Lois continues to be an inextricable part of the Superman mythos and appears in virtually every version of the character, be it comics, movies or animation.

!!Lois Lane gives us:

* ActionGirl: The modern version. She got smarter, too. This is chiefly due to the character of Sam Lane, her father, being written as a military man who wanted a son, and trained her like a boy.
* AlliterativeName: It let to the trend of every important woman in Superman's life having the initials "LL".
* AndNowYouMustMarryMe: UsefulNotes/TheSilverAgeOfComicBooks had her in these a rather severe amount of times, and not just on the receiving end. Check out [[TheSixties the second panel]] of [[http://westcoastavengers.tumblr.com/post/66777389174/everything-you-need-to-know-about-lois-lane-in-4 this comic]] to give you a legitimate idea [[AcceptableFeminineGoalsAndTraits of her character back then.]]
* BadassNormal: Very much so. She's a crusading idealist who works as a reporter to bring down corrupt elements, and she's got the martial arts skills to back up her idealism. Lois is frequently shown to be courageous and often refuses to be intimidated by supervillains, resulting in several CMOA's for her over the years, one notable one being in WesternAnimation/SupermanUnbound when Brainiac is monologueing about how insignificant Earth and it's people seem to him, and Lois responds simply by giving Brainiac the finger, much to his confusion.
* BerserkButton: Don't insult, use Kryptonite on, or otherwise hurt Superman in front of Lois. You're talking about an unpowered human who has SeenItAll and is not intimidated even by the likes of ComicBook/LexLuthor and SelfDemonstrating/TheJoker. You do ''not'' want to be on the wrong end of her UndyingLoyalty to the Man of Steel.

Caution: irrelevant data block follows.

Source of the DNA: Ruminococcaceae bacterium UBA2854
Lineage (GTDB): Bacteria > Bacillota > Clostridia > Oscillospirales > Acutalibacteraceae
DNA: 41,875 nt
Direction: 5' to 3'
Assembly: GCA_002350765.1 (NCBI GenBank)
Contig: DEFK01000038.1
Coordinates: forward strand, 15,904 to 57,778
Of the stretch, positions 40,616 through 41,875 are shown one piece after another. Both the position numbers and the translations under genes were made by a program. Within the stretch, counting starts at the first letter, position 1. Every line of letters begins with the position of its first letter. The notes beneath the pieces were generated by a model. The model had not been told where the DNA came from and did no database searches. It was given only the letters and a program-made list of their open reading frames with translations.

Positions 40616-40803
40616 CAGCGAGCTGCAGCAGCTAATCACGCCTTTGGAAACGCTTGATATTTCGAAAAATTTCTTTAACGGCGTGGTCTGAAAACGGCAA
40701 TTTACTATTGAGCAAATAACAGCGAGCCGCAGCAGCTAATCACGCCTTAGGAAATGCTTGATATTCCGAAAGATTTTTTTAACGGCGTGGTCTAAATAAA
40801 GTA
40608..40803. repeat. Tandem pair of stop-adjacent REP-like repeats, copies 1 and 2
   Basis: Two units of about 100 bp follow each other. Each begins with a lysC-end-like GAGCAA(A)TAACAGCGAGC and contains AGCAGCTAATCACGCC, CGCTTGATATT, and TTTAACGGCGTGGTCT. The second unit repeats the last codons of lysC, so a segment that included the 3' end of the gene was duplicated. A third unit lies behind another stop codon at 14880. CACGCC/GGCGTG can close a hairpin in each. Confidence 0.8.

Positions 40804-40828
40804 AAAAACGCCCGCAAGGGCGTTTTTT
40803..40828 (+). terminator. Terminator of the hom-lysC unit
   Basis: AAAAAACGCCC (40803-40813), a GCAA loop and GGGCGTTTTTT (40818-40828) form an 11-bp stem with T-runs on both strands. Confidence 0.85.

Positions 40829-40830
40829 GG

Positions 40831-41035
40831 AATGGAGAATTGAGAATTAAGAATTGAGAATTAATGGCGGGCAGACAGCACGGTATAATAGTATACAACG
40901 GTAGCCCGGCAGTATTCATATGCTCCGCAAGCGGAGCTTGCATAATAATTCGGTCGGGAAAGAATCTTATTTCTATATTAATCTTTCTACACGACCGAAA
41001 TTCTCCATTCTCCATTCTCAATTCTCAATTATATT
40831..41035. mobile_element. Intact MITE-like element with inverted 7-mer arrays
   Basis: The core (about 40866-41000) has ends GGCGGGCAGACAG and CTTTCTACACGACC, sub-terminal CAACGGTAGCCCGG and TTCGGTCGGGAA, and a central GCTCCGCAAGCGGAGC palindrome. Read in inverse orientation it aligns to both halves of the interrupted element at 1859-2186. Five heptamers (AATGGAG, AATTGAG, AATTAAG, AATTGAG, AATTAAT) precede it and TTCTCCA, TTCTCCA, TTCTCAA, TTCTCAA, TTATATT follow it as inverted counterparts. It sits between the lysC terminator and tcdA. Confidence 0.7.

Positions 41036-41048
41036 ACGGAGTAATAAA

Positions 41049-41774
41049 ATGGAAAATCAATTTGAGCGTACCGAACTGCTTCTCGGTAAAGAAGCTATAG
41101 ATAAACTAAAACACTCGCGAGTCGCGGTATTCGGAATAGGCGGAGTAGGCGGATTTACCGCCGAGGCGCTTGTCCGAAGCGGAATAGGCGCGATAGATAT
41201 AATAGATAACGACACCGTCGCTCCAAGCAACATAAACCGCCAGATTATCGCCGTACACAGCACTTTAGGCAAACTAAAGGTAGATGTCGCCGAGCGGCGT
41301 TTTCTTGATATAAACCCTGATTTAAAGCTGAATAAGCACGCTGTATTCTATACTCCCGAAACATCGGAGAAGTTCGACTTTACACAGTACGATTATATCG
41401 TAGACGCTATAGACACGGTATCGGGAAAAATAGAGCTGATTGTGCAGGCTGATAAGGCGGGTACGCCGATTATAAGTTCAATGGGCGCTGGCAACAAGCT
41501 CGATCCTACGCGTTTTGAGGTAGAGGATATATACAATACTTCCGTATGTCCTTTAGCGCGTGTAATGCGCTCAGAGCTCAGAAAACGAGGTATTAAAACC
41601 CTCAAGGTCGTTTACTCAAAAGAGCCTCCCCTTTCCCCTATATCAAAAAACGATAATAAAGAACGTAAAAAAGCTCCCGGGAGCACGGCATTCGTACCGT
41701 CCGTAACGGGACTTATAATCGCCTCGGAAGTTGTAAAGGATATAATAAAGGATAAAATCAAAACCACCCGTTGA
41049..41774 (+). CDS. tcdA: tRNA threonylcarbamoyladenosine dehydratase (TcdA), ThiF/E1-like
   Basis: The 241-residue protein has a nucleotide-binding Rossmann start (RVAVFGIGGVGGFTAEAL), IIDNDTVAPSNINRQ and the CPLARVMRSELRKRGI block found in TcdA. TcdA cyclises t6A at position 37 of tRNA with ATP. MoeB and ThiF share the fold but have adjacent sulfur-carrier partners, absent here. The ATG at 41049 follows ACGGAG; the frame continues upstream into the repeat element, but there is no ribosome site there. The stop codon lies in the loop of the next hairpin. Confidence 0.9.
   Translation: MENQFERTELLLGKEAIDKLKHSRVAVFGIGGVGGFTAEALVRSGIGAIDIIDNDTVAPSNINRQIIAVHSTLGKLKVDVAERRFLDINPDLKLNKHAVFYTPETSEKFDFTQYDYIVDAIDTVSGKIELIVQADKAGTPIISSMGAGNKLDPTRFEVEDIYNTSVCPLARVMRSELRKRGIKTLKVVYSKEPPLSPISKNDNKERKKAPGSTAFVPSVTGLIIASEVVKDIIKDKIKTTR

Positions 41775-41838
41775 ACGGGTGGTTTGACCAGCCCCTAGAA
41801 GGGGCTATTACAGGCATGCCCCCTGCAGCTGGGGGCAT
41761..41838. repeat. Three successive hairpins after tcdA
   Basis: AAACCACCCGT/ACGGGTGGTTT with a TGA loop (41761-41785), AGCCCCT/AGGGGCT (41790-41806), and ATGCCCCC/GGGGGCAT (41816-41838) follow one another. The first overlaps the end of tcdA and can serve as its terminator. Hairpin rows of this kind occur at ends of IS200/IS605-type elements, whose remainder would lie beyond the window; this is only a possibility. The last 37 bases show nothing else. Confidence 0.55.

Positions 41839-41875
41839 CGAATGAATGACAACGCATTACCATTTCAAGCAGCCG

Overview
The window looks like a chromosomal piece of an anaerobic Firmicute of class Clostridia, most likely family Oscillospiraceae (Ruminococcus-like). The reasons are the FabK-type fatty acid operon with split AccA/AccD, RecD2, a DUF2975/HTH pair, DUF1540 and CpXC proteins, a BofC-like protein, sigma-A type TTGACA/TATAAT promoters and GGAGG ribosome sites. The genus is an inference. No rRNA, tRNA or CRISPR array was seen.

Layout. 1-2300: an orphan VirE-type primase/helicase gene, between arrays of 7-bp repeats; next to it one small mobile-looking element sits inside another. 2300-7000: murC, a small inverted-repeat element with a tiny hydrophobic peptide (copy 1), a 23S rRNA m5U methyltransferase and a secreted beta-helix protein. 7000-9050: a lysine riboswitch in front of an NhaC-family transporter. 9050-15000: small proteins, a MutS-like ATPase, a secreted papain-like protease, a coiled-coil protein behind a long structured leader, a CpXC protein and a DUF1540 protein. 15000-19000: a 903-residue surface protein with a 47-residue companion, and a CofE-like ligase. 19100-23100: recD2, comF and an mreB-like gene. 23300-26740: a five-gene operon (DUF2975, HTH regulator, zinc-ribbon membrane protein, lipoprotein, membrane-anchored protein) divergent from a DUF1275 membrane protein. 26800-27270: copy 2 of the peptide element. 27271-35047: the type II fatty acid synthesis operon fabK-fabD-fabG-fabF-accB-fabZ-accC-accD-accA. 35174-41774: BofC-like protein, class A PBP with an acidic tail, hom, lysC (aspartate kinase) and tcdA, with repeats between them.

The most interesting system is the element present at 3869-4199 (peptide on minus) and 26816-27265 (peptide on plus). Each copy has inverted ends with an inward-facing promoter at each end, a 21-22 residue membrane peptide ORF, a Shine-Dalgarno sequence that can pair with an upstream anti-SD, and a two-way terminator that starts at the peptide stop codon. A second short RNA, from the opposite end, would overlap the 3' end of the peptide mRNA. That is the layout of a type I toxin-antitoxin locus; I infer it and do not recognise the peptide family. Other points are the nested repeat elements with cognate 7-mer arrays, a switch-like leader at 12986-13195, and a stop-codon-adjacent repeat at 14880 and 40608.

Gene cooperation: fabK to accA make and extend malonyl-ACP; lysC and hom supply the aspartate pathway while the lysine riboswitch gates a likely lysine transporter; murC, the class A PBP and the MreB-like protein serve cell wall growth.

* BettyAndVeronica: To Superman, except she and Lana were both The Veronica. More recently, Lana's Betty and Lois is Veronica, when there's a question of it at all (for example, ''Series/{{Smallville}}'').
* BigBraToFill: Lois is traditionally played by actors who are petite and lean, with the exception of ''{{Series/Smallville}}''. (See: Noel Neill, Margot Kidder, Teri Hatcher, Dana Delaney.) This despite the fact that Lois, uh.... [[http://img3.wikia.nocookie.net/__cb20130801152243/supermanrebirth/images/f/fa/Lois_Lane-4.jpg developed]] a bit in the modern era.
* BrainyBrunette[=/=]FieryRedhead: She has both the brains and the attitude and has been depicted as ''both'' over the years, though jet black hair is her most common look.
* BunnyEarsLawyer: To a mild degree; a running gag throughout several of the media she's appeared in has her, despite her fame and success as a newspaper journalist, be absolutely terrible at spelling.
* TheBusCameBack: ComicBook/{{Superboy}}'s LoveInterest Lana Lang.
* CaptainErsatz: While Lois has been endlessly homaged and parodied, most people don't know that she herself was based off a 1930s movie character called Torchy.
* CharacterizationMarchesOn: Golden Age Lois was a lot more level-headed in early stories, occasionally getting herself out of trouble before Superman could do it. {{Chickification}} set in in the Silver Age, and then {{Xenafication}} set in later. Lois as she is now is actually quite accurate to the day-one character. [[LongRunners Day one was just a very long time ago.]]